If there's one area of technology that seems permanently mired in the '70s, it's that of the fold-up bicycle. In fact, the last innovation we can recall is Sir Clive Sinclair's A-Bike from 2006, but it's still big enough to be difficult to carry around. That's what inspired the folks at Impossible Technology to try and re-invent the commuter bicycle for the modern era. Rather than using straight lines, the Impossible Bike is based on two circles, from which wheels pull down and the seat and handle extends out from the top. The hard plastic carrying case which protects the unit when folded down - small enough to fit into a backpack - pulls double duty as the seat.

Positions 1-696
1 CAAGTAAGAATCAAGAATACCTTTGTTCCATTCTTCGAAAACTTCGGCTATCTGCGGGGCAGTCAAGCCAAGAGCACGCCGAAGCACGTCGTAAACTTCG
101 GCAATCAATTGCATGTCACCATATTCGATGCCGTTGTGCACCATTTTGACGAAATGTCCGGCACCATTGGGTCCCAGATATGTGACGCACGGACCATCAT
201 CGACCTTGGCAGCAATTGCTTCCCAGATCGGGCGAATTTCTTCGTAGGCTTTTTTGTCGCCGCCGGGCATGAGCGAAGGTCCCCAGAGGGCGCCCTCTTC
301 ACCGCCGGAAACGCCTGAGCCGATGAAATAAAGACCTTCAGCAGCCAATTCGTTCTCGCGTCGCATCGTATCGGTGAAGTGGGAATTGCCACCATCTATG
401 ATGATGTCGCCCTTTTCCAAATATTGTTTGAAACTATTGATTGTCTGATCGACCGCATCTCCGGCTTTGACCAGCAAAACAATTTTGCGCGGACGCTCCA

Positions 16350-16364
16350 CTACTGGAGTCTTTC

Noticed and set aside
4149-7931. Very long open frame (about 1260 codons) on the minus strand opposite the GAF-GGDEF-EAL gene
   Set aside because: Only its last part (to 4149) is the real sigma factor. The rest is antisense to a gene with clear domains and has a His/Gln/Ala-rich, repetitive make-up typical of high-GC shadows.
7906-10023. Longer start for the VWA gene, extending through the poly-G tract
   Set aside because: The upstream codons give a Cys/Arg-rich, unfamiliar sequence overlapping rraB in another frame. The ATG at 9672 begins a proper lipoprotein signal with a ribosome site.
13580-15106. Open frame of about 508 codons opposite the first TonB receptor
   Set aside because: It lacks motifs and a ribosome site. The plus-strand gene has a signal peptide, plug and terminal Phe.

There's no pedals on the Impossible, instead, a brushless electric motor (currently in development) will propel you through the streets. Equipped with 10 2,900mAh batteries, the current model apparently has a range limit of 15.6 miles, unless you kick it into turbo mode, at which point it'll rocket up to 12.4mph for 45 minutes. Unfortunately, at least this one Engadget editor will have to take a pass on backing the device, since it comes with an upper weight limit of 180 pounds, although we're not sure if the quirky carbon-fiber frame would even be able to sustain someone of that girth. Since the vehicle doesn't come with suspension, we'd imagine it'd also be a bit of a pain if you don't live in a city where the pavements are perfectly smooth. Still, it's a curious piece of hardware, and we can't wait to see it in the flesh when it arrives in August of next year - if you're interested in taking the risk and backing it now, it'll set you back $530 unless you can bag an early-bird deal.